Score voting

Score based voting approach for voting systems


Score based voting systems, also known as evaluative or cardinal voting systems, allow voters to express the intensity of their preferences by assigning a score to each proposal. Instead of choosing a single proposal or ranking proposals in order of preference, voters rate each proposal independently on a predetermined scale.

Example score based voting systems

  • Approval Voting - Voters can vote for (approve) as many proposals as they like. The proposals with the most approvals win.

  • Disapproval Voting (Veto Voting) - Voters can vote against (veto) as many proposals as they like. The proposals with the fewest negative votes win.

  • Balanced Approval Voting - Voters can vote "yes" or "no" on each proposal. The final outcome is determined by calculating the net approval (yes votes minus no votes) for each proposal.

  • Score Voting (Range Voting) - Voters score each proposal on a scale (e.g., 0 to 5). The proposals with the highest total score win.

  • Majority Judgment - Voters grade each proposal on a scale (e.g., Excellent, Good, Fair, Poor, Very Poor). The proposal with the highest median grade wins.

  • Spend Voting - Voters have a certain number of votes they can distribute as they see fit. Voters can only spend their points once. A flexible number of votes is another variant that is occasionally used that enables voters to decide the total number of votes they want to allocate.

  • Average Voting - Each voter selects a numerical value, and the outcome is determined by calculating the average (mean) of all the votes.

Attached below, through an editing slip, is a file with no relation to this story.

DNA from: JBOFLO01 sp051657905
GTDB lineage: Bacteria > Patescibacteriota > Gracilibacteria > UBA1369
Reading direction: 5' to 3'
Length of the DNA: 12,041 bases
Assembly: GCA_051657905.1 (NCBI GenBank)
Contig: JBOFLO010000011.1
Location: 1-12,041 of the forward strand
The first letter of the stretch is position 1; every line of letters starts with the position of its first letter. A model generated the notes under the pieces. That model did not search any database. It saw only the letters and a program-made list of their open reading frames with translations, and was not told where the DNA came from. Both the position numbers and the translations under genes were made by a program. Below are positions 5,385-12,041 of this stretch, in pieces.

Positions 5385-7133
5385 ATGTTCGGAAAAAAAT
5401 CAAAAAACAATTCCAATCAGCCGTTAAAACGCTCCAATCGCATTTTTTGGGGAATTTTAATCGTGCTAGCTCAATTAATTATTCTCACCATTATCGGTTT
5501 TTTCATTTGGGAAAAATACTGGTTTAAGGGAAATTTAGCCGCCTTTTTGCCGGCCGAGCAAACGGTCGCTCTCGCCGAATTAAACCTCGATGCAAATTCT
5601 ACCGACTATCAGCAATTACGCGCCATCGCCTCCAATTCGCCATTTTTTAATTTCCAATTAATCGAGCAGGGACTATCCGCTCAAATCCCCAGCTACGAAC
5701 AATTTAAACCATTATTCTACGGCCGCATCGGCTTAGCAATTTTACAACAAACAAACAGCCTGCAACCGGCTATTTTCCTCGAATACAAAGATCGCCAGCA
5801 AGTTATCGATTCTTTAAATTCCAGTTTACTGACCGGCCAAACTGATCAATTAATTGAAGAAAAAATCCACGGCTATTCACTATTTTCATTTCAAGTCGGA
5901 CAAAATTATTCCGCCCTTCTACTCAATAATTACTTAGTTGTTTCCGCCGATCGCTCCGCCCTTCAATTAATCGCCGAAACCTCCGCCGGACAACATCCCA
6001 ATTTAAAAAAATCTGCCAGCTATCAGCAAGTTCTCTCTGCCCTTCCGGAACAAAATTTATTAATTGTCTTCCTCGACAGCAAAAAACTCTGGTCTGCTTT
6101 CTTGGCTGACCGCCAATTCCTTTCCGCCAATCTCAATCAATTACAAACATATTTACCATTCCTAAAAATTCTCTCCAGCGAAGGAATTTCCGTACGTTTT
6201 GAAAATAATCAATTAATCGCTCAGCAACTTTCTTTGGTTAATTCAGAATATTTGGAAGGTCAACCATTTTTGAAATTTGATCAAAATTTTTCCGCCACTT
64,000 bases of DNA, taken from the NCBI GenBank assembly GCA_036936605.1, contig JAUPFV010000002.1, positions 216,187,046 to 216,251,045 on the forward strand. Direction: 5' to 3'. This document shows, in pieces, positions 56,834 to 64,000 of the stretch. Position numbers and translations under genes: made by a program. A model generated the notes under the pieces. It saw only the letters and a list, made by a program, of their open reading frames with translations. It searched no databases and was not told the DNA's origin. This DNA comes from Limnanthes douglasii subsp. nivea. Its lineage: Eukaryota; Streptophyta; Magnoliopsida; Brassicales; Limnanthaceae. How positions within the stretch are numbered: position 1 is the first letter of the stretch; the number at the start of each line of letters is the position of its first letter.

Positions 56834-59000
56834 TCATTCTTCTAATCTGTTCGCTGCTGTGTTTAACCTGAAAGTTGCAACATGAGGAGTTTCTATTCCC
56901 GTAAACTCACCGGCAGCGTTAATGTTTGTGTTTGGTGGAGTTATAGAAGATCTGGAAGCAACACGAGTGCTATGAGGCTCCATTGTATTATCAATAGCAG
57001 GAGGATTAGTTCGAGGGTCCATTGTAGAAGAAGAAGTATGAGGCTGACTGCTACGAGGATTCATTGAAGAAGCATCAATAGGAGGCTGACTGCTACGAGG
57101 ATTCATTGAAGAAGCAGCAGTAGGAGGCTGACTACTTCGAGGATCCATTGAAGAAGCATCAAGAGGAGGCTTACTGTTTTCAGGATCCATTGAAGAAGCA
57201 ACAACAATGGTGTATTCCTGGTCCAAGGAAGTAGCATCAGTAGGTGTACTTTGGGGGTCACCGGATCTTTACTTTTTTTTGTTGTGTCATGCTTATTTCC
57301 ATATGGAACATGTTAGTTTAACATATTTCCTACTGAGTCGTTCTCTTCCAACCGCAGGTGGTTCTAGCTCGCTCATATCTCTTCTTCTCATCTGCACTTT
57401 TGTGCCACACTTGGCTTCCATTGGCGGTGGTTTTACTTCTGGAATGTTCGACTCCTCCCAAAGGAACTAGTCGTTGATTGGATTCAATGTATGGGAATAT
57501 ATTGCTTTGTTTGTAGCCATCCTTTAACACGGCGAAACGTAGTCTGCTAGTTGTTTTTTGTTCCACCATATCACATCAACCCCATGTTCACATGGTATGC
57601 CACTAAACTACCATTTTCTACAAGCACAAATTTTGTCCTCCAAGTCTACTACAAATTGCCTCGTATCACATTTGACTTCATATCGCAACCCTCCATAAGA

• Median Voting - Each voter selects a numerical value, and the outcome is determined by finding the median (the middle value when all votes are ordered from lowest to highest).

  • Cumulative Voting - Voters have multiple votes that they can distribute among one or more proposals as they choose. The proposals with the most votes win. The number of votes that can be distributed is often tied to the number of positions that are being filled.

  • Quadrating Voting - Voters are given a budget of credits that they can use to buy votes for proposals. The cost of each additional vote for a proposal increases quadratically, meaning the cost of a vote is equal to the number of votes squared.

  • Conviction Voting - Voters allocate points to candidates over time, reflecting the strength of their conviction. Voting participants can continuously express their support or opposition to proposals. A proposal's voting power could increase or decrease based on changes in voter support. The proposal with the most points at a given decision threshold wins.

  • Weighted Voting - Votes are weighted based on certain criteria, such as the number of shares held in a company, the population of a constituency, or other factors that assign different voting power to different voters. This approach is also a type of plurality based voting system.

  • STAR Voting (Score Then Automatic Runoff) - Voters score each candidate, such as from 0 to 5, and the top two candidates enter an automatic runoff. The candidate preferred by the majority wins in the runoff. This approach is also a type of preference based voting system.

Very high binary decision suitability (Score - 5)

  • Accuracy & expressiveness - A score based voting system could be a highly effective voting approach for a binary decision as it could capture the intensity of someone's preference. For instance if a scale of 1 to 4 was used someone could express their degree of confidence in their decision where 1 and 2 are disapproval outcomes with 1 being the highest intensity of disapproval and 3 and 4 are approval outcomes where 4 is the highest intensity of approval. Score voting could be one of the most effective approaches for increasing voter expressiveness.